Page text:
“I don’t really mind what price he is or what they say any more,” says Meade thoughtfully. “I used to get upset when they would write mean things about Harchi(bald), but not any more. When Sausalito Bay won the Supreme Novices’ Hurdle, they said that Best Mate was unlucky. When Nicanor won the Sun Alliance Hurdle, they said that Denman was unlucky. Before the Fighting Fifth Hurdle they said it was a top race, afterwards they knocked it. I don’t take much notice now.”

Go Native won’t run now until Champion Hurdle day, when he will race for the £1 million bonus that WBX have put up for any horse that can win the Fighting Fifth, the Christmas Hurdle and the Champion Hurdle, and he will be primed to run for his life.

Meade has always thought that there wasn’t much between his two top novice hurdlers from last year, Go Native and Donnas Palm. Indeed, when the pair of them met in the Future Champion Novice Hurdle at Leopardstown last Christmas, Paul Carberry rode Donnas Palm as Slippers Madden rode Go Native to finish second behind Hurricane Fly.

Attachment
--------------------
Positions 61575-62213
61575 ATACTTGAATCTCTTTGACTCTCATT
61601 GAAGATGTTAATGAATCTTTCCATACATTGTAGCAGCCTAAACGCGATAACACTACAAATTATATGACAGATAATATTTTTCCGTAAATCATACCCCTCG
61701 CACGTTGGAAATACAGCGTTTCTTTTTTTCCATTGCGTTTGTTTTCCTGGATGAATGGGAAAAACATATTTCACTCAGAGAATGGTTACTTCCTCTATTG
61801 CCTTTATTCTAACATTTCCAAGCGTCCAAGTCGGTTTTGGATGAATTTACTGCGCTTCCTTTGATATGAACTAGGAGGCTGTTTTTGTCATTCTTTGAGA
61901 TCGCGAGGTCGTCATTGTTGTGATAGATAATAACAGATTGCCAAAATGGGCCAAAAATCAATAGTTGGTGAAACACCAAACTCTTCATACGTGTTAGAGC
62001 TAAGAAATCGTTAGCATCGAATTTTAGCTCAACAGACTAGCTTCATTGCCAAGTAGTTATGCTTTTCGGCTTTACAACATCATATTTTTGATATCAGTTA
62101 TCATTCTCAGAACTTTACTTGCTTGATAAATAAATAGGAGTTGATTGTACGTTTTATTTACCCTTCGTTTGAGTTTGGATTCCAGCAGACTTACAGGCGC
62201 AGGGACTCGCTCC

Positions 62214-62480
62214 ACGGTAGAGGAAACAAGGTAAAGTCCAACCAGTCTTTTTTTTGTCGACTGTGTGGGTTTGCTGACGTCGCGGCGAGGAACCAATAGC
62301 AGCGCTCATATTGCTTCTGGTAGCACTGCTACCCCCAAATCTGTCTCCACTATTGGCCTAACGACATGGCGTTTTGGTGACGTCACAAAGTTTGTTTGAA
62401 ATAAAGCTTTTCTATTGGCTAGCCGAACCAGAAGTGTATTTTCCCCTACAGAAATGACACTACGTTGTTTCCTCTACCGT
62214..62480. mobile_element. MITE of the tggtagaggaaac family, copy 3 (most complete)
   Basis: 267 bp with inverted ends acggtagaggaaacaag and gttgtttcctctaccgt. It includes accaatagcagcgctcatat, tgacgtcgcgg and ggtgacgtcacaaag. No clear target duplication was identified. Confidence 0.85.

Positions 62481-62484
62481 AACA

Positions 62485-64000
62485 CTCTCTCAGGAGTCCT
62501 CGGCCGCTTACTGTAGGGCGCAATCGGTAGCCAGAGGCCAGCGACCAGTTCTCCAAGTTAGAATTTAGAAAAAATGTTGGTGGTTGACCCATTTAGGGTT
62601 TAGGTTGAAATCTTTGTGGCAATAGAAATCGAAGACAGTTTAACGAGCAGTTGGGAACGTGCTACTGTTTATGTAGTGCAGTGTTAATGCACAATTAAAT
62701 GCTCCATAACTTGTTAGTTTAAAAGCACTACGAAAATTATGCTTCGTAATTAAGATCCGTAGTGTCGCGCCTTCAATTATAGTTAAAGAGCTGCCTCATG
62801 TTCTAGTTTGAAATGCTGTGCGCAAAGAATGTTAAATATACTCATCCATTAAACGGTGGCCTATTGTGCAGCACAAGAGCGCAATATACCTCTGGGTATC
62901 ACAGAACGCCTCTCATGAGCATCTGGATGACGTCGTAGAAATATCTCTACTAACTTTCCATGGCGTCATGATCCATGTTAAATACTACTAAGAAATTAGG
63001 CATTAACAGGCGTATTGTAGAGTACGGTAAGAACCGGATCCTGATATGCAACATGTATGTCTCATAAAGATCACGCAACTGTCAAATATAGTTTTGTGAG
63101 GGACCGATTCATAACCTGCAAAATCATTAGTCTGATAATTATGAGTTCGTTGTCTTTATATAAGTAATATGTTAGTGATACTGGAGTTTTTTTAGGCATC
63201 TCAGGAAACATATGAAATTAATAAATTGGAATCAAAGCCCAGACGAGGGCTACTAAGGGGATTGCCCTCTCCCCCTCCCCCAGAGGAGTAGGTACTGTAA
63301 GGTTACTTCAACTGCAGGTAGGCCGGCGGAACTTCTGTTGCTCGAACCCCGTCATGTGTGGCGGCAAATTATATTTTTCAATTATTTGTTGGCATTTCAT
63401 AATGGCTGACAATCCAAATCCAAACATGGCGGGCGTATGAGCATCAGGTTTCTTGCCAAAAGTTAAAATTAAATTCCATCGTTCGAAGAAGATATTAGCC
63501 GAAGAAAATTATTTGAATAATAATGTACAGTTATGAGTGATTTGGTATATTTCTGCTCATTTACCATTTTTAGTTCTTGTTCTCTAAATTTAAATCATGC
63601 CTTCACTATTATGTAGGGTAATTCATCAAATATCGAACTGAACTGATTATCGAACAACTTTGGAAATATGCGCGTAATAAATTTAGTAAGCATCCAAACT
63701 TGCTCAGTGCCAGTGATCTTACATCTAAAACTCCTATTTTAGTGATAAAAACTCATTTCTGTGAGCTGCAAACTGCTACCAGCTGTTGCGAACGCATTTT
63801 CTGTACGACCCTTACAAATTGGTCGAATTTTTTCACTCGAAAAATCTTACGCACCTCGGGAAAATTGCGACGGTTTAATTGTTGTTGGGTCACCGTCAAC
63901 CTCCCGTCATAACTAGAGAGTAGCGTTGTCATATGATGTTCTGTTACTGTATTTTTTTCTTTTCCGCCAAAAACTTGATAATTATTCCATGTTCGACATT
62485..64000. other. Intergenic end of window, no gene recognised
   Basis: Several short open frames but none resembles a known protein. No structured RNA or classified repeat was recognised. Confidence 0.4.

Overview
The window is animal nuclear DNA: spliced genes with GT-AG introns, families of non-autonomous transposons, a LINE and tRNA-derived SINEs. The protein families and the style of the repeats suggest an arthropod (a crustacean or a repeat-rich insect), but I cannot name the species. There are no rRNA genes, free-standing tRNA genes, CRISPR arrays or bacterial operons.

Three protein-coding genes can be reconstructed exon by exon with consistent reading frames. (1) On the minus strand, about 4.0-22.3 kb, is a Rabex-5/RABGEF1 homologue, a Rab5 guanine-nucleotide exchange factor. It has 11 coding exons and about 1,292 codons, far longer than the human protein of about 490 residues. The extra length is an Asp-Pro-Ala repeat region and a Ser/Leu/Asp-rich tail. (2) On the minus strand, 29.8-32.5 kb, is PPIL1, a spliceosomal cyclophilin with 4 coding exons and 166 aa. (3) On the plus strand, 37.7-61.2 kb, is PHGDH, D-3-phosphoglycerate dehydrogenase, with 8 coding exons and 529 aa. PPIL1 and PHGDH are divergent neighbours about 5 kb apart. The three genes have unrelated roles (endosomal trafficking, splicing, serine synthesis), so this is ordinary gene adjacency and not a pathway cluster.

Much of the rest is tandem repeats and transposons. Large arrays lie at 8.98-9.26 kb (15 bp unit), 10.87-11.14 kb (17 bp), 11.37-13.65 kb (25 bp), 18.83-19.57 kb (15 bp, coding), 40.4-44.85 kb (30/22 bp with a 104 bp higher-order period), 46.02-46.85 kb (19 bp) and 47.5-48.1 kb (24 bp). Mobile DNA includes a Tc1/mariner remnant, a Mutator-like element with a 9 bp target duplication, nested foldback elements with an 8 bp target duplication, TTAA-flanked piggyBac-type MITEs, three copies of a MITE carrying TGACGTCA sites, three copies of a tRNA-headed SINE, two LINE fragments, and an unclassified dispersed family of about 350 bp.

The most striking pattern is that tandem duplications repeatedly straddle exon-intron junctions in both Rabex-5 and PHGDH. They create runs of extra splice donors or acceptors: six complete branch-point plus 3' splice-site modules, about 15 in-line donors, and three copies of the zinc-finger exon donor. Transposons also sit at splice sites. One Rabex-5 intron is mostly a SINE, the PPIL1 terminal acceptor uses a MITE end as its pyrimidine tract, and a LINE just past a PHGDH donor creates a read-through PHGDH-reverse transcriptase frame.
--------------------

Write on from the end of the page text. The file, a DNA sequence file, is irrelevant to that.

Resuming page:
“We’ve never really tried them together, we’d never work the two of them together to find out which of them was the best, but Donnas Palm has always worked very very well,” says Meade. “He could quicken up with anything.”

Donnas Palm hadn’t even celebrated his first birthday by the time that he arrived at Tu Va in February 2005. In the spring of 2008, he joined the Grand Alliance Racing Club, a racing club that crosses the political divide, with a membership that reads like a Leinster House roll book, including Brian Cowen (FF) and Liam Cosgrave (FG), Noel Davern (FF) and Frank Fahy (FF).